The website where the 'illusions' were purchased from is here - There are some absolutely amazing scenes on there and they can all be purchased via download reasonably.  YouTube have a good collection of videos and effects and there are quite a few cheap DVDs or Blu-Rays that have holiday scenes on… it appears to be a growing market. Netflix also do have a few 'atmospheric' shows called moving wallpapers, there are tropical, underwater and winter scenes that do work really well when projected. The Christmas one is especially good and I think I may be using it this year.

Making the sandwich: putting on successful author events

Posted Wednesday 13 December 2017 by Ian Anstice in Events, Training

Public libraries are superb places to host author events. There’s thousands of them, for a start, with a wide geographical spread. They often have large amounts of floor space when compared to book shops. But, in this age of increasing competition for people’s time and limited staff resources, how does a public library ensure that writer visits can be as successful as possible? That’s the question Time To Read posed. The answers that came back all pointed to the conclusion that simply offering an author, except if they’re really famous, is not enough.

Making the SandwichIn fact, what came through loud and clear is that the library needs to think of how to package the event. Perhaps the best way to explain this is by analogy. Think of it like trying to sell a sandwich, where the author is the main filling and the library is the bread. Well, that may not be enough to get people to buy the sandwich, especially as there are many other fantastic lunch options out there. So it may be better to add in some refreshments as extra fillings  and  -  to improve the packaging, as it were -  theme the event. Oh, and make sure you don’t serve it at the wrong time of day. Perhaps add some music in there as background too. And, voila, you get a really nice sandwich . Or author event.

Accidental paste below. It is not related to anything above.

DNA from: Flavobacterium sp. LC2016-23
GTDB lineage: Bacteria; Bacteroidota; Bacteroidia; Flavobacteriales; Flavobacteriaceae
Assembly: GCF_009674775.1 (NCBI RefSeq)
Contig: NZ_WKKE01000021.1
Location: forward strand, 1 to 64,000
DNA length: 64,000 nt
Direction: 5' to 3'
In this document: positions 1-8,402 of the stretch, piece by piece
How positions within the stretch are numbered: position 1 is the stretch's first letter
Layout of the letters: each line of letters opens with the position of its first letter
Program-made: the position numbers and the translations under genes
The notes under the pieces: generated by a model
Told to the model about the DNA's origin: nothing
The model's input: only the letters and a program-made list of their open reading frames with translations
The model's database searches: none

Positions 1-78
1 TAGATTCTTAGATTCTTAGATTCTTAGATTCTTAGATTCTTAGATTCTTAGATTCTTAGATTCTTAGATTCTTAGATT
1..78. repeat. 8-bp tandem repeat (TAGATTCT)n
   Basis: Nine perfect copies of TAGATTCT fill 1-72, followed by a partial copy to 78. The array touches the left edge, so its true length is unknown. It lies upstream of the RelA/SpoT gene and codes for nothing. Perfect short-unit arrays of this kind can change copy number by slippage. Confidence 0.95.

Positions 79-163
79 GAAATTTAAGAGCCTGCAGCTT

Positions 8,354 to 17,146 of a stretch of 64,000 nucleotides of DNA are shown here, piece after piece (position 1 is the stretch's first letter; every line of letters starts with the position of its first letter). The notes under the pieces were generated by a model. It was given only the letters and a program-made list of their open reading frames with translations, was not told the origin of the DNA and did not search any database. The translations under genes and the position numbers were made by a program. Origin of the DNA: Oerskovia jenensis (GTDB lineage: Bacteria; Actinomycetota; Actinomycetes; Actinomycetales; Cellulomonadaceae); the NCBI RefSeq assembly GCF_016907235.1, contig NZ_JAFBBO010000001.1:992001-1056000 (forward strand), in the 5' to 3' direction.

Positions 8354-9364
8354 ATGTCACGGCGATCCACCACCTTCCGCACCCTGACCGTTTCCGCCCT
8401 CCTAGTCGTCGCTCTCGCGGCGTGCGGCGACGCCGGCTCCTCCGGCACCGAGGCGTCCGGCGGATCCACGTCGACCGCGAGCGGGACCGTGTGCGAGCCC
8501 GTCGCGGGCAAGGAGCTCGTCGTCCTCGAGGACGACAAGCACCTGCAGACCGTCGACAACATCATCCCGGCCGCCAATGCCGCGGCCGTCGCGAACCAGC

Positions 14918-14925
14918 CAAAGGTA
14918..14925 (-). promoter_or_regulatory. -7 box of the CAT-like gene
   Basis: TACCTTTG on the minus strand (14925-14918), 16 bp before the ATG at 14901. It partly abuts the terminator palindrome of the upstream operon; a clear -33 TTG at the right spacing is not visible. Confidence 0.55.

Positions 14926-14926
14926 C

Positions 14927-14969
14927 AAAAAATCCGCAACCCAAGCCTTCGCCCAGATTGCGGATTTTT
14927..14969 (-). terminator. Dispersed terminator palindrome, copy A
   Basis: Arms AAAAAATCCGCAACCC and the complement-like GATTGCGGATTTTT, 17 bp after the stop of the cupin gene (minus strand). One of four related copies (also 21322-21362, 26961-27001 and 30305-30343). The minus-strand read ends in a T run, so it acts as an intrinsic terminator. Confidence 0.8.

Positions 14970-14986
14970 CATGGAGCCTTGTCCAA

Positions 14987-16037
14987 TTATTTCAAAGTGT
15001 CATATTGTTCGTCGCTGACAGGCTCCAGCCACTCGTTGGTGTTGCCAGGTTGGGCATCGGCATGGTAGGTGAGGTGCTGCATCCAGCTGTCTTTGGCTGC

This guide is intended to share the best practice out there and to share the hard-won experience of experts so you don’t have to learn on the fly. But it’s not intended as prescriptive. To take the food analogy still further, choose what you want from the buffet of ideas and perhaps come back later to try something more adventurous. Oh, and let us know your ideas too so we can improve for next time.

Download the "Making the sandwich" guide here.

Fead and Read: libraries providing food and activities to children in holidays

Posted Monday 4 December 2017 by Ian Anstice in Training

Examples of Feed and Read schemes in the North West

Child foodThis is where children use the library over a school holiday period, with food being provided. This is often, but not always, in partnership with another agency.


Lunches for children provided by Urban Outreach over the summer .  This programme was extended to several branches this year. The lunches will be available every day over the 6 week summer holiday, with libraries opened up if it’s a day they are closed usually. Schools are emailed closest to the libraries to let them know and libraries promote the sessions in outreach sessions for other activities.  The sessions are open to all. if any child is hungry over the summer and would like a lunch they just need to visit the library.  Libraries are also going to supply an activity of some kind at each session, such as storytimes.


Warrington are running this project over the Summer with Active Warrington. They have local funding and or widening their successful Fit and Fed programme. The main parts of the project are:

  • Children recruited will be from a ward with deprivation issues, with children from 5 up joining a programme of sports and reading activities. They will also be provided with meals and instructed about healthy eating

  • Young leaders will volunteer to help at the sessions and will gain a food hygiene qualification as part of the project. We are also hoping to recruit Reading Hackers especially to help with Summer Reading Challenge.

  • It takes place 4 days a week. Libraries will be involved for 2 days.

  • See below for the sort of activities we will be doing on a Tuesday. On Friday the children will be taken on an away day to Stockton Heath which will include a visit to the library in the morning with the chance to join in with Summer Reading Challenge and to the park in the afternoon. Many children will not previously have often travelled that far outside their immediate location.